An associate at HSG, Kevin Benish focuses his practice on matters involving transnational litigation, civil procedure, antitrust, and constitutional law. As part of his active pro bono practice, Kevin recently represented a Syrian asylee in challenges to the Trump Administration’s executive orders prohibiting travel by citizens of Syria and other countries. He also serves as an adjunct professor at the New York University School of Law, where he co-teaches the school’s International Litigation and Arbitration course.
What’s the most challenging experience you’ve had at HSG?
So far, the greatest challenge I’ve faced has been counselling a client—an asylum seeker—on matters in which he and his family were risking their lives. Supporting a client faced with literal life‑or‑death situations is not something you’re taught about in law school, but the experience certainly made me a better lawyer and I’m grateful that my clients’ story has a happy ending.
What’s the most interesting case you’ve worked on over the course of your career?
I’ve been very fortunate to work on many interesting cases since starting at HSG just over a year ago, but the most interesting case that I’ve worked on so far is a consumer class action case in which I’ve had the privilege of representing the named plaintiffs in opposing the defendants’ motion to dismiss the case. The defendants raised a number of constitutional challenges to the plaintiffs’ claims, and I was given the opportunity to both brief and argue the plaintiffs’ case in federal court.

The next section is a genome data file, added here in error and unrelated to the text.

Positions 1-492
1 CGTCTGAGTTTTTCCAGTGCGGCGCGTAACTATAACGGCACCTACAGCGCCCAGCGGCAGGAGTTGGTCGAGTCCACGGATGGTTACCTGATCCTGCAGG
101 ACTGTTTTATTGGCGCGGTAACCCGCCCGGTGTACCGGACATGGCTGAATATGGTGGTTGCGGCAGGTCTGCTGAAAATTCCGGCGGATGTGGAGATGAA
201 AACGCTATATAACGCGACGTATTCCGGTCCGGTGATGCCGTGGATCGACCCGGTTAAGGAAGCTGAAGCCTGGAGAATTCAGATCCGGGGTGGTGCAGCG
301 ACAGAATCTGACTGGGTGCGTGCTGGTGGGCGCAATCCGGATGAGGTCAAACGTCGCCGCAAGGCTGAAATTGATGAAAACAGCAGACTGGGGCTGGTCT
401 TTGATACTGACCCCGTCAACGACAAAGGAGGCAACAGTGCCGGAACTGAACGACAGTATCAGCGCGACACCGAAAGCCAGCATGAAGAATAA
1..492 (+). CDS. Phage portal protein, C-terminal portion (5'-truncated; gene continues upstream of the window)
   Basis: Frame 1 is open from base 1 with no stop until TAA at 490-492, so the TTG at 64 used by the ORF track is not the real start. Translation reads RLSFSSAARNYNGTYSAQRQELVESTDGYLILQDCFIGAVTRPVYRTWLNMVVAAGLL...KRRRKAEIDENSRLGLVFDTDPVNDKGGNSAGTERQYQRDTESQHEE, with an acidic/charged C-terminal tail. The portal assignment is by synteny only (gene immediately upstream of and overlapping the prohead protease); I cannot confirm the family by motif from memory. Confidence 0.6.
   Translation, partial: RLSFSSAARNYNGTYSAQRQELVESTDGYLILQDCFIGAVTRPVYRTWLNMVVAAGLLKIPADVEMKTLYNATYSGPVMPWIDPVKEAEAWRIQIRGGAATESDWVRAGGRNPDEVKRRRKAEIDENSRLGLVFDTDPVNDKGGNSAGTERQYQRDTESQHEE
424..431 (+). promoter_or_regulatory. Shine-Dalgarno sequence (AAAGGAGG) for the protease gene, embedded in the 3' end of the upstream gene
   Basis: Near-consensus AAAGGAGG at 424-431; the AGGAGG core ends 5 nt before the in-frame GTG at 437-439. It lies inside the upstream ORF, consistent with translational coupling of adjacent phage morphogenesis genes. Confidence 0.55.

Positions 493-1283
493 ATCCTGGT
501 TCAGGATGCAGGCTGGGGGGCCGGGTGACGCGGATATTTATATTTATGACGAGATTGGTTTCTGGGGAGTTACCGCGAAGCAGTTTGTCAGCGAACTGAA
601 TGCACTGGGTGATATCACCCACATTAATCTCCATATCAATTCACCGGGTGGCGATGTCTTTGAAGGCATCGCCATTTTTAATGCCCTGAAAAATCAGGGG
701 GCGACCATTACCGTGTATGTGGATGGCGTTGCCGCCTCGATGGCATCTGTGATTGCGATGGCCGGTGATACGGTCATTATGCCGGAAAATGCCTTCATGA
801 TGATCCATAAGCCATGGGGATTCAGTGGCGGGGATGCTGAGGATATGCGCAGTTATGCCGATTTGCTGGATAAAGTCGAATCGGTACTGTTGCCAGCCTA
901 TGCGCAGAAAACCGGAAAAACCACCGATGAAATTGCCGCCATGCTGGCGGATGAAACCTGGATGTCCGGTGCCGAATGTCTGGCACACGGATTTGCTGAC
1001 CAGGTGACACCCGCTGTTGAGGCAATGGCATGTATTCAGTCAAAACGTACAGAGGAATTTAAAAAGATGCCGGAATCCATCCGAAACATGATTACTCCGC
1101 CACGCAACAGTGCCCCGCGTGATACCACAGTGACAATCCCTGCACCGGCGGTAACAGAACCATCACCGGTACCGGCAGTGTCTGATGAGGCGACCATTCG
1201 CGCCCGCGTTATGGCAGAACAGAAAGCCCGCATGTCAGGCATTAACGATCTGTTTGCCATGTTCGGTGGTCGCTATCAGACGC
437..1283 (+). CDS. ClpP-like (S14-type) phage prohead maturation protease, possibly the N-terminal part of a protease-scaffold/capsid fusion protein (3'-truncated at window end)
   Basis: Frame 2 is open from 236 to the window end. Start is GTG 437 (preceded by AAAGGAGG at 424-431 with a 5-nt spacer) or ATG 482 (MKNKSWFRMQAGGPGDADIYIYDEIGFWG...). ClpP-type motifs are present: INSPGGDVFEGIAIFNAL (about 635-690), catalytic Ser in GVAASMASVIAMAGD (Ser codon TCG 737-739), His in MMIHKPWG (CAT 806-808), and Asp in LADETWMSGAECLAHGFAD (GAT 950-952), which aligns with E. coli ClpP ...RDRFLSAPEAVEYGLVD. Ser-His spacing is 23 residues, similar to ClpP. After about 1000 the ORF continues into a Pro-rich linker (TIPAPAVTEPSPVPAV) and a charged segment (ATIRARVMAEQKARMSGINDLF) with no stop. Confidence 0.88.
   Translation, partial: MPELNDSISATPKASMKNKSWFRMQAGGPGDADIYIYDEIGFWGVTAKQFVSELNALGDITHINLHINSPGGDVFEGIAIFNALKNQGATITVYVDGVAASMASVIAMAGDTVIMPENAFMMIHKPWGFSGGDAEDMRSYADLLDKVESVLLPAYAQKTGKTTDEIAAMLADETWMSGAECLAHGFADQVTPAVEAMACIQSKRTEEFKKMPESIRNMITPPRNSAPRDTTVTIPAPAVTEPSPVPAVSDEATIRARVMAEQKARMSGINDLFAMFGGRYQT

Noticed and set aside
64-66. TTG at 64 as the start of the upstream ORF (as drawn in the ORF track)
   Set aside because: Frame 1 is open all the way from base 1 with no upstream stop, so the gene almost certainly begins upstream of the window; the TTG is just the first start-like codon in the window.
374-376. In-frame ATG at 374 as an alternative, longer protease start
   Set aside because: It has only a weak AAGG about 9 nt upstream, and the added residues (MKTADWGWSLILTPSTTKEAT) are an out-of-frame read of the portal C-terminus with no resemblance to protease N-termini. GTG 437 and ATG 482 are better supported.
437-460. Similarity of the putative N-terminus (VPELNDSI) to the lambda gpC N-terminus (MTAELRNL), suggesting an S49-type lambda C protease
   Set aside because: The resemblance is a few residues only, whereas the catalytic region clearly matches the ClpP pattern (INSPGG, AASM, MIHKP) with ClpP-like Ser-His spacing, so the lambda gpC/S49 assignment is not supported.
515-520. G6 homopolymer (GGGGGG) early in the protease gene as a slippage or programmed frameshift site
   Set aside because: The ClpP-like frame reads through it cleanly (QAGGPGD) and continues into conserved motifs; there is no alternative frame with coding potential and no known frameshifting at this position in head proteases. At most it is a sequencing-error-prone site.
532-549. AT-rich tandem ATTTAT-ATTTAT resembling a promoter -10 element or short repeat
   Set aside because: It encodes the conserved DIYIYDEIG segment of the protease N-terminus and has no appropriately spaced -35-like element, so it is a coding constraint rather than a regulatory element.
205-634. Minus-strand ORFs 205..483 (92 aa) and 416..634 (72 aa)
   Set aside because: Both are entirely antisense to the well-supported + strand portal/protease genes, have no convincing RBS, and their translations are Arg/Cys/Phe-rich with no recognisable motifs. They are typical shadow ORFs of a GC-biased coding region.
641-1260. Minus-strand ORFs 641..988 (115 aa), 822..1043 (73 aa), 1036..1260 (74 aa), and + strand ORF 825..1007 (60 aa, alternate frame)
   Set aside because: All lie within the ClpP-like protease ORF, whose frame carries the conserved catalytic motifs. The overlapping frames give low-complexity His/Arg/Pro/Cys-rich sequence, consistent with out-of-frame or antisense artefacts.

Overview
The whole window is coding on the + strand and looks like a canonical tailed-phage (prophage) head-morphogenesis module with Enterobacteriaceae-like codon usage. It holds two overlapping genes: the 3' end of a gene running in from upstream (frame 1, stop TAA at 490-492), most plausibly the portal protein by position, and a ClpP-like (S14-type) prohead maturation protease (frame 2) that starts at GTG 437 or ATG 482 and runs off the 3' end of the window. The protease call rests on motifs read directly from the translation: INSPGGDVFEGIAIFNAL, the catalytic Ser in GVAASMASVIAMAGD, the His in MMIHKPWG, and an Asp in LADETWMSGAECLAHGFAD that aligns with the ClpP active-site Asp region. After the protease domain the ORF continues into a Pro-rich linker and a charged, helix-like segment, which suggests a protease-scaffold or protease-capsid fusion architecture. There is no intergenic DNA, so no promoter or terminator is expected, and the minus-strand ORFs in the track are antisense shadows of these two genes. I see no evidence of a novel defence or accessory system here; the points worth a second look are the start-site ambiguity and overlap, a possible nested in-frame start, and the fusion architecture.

When you’re not practicing law, what’s your favorite pastime?
I love to work out, and enjoy weightlifting almost as much as I enjoy being a litigator.
What’s one thing people would be surprised to know about you?
I grew up on a dairy farm in rural Wisconsin, which often surprises people.
Graduated From: New York University School of Law (Class of 2016)
Accolades: Managing Editor, NYU Law Review; Donald L. Brown Scholar; Albert Podell Best-Written Brief Award, NYU Marden Moot Court Competition; Judge Rose L. & Herbert Rubin Law Review Prize; Weinfield Prize for Scholarship in Procedure and Courts